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The Science Behind the Heliotropic Effect

Everyone has seen it. Plants sitting on a window sill lean towards the sun in order to soak up the energy it provides. This is called heliotropism. If you were to spend the day watching a plant, lets say a sunflower, you would see it track the sun from east to west as the sun rises and sets.

The science behind heliotropism has to do with a plant's circadian rhythm. Every living thing has this circadian rhythm, or "body clock" that signals the body when to rise, rest, and eat. The circadian rhythm is affected by light and temperature. So, when a plant detects sunlight, it's circadian rhythm tells it to rise and draw energy from the sun.

Although human survival is less dependent on the sun, we still draw energy from it. When our skin is exposed to the sun's UV rays, our bodies produce vitamin D which helps with bone growth. Not only is the sun important for our physical health, but there have also been studies that show the chemical/hormonal effect on our mental health.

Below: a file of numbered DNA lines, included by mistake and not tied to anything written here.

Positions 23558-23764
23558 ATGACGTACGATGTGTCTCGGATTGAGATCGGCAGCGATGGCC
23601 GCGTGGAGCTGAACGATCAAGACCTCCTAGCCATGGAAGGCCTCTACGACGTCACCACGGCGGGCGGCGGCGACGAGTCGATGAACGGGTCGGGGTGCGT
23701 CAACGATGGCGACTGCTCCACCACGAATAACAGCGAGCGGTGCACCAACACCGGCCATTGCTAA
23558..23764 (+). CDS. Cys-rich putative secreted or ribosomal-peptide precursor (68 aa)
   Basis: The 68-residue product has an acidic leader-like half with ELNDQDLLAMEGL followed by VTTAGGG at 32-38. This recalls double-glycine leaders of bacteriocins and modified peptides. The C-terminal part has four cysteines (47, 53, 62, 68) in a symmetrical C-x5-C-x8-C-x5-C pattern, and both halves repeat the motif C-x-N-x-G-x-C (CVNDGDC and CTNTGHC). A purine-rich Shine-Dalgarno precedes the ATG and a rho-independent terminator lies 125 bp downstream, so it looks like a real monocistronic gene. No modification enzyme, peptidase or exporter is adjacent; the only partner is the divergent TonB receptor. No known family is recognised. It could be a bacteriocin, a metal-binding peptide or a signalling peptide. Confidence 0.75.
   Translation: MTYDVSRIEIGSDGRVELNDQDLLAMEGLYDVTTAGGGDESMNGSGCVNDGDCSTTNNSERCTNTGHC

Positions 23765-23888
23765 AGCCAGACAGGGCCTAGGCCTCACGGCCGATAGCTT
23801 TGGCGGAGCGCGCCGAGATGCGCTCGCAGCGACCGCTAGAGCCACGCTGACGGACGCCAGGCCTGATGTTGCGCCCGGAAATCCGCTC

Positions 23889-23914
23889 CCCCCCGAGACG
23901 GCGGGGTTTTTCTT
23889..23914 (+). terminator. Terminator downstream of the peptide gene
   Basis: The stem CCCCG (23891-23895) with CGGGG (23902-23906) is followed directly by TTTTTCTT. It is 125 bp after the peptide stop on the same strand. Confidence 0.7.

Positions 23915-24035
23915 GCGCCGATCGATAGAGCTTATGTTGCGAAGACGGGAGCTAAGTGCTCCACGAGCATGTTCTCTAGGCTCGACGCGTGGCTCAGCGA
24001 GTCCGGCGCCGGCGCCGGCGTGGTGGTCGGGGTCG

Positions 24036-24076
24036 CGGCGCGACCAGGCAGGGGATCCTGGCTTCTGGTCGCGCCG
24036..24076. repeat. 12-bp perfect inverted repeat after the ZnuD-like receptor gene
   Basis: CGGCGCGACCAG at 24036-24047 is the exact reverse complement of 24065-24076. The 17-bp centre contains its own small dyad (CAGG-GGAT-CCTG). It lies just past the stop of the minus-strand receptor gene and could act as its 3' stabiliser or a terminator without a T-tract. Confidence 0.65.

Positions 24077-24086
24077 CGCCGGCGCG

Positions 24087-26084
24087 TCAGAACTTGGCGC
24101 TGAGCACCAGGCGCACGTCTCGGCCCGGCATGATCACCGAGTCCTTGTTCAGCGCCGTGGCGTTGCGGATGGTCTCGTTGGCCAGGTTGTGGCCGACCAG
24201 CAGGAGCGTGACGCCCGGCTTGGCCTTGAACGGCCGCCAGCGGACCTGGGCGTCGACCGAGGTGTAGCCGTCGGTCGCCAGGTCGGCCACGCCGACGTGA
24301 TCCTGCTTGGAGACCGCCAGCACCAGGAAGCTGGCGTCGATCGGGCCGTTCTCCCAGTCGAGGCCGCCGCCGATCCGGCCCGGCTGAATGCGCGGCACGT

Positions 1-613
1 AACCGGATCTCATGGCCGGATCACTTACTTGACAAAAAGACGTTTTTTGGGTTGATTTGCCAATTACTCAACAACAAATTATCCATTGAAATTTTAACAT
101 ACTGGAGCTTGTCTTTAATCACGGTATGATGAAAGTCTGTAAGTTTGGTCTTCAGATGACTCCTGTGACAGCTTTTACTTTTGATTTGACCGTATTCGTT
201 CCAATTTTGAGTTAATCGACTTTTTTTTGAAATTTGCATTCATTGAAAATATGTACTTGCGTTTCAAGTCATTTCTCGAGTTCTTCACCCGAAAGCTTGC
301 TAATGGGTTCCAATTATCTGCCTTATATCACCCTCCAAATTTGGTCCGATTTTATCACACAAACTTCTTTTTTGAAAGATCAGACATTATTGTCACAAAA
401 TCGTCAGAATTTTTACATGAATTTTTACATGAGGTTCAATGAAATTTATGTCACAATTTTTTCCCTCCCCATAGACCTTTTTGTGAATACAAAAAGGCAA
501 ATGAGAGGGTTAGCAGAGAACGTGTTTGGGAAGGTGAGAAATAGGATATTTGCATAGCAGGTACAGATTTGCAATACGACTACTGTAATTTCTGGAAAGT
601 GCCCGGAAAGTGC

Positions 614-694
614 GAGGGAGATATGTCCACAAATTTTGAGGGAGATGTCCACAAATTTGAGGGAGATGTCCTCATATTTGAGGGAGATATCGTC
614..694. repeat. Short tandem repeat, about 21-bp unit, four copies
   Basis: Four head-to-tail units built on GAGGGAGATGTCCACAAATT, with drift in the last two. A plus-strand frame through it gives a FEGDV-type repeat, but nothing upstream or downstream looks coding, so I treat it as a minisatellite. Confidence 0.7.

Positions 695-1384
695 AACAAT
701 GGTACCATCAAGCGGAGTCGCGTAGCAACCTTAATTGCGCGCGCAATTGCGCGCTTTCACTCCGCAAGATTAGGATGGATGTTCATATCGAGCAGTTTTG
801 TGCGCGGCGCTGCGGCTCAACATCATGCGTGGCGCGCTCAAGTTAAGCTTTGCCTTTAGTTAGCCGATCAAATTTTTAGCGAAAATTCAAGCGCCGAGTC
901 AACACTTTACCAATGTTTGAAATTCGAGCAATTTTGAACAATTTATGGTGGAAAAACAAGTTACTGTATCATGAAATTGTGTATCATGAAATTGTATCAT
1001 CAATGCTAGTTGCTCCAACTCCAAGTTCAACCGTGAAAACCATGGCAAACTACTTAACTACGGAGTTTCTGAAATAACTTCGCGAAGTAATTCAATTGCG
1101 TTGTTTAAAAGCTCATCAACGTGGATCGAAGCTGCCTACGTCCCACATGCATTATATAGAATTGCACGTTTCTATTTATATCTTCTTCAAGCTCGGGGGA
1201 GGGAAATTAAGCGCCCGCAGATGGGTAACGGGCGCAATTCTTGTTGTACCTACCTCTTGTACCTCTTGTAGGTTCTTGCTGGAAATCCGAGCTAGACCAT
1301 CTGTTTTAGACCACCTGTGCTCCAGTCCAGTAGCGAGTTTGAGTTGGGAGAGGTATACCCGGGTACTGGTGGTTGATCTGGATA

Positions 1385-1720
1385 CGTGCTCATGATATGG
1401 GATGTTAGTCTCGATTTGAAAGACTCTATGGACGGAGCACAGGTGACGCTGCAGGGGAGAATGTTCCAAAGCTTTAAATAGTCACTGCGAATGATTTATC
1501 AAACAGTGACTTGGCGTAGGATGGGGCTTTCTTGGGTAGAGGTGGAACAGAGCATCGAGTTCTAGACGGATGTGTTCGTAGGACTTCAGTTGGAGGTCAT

Serotonin is a chemical in the brain that affects mood. When our brains have higher levels of serotonin, we feel happier, more satisfied and overall calmer. When there is a lack of serotonin in the brain, we feel anxious and often depressed.

A study done in Australia on brain chemicals, found a direct relationship between sunlight and serotonin levels in the brain. Meaning we are happier and calmer when exposed to the sun.

Although Be the Sun, Not the Salt is primarily metaphorical to encourage people to uplift and energize others, there is significant scientific research to show that people who give off positive energy can have an astoundingly positive impact on the physical and mental health of those around them.

Managers and executives who practice heliotropic leadership tend to have happier, calmer, and more productive employees. Those managers and leaders who approach their employees with negative energy, often diminish spirits and productivity.

Next time you interact with someone, whether it's in the office, the kitchen or walking down the street, try giving off positive energy. Be conscious of how your energy is affecting that person. Be the sun they might need today!

Be the Sun, Not the Salt is planting seeds for a movement. A movement to encourage people to Be the Sun, Not the Salt. Learn more about Be the Sun, Not the Salt on our website.

Sources:

time.com/4888327/why-sunlight-is-so-good-for-you/

science.sciencemag.org/content/353/6299/587.full


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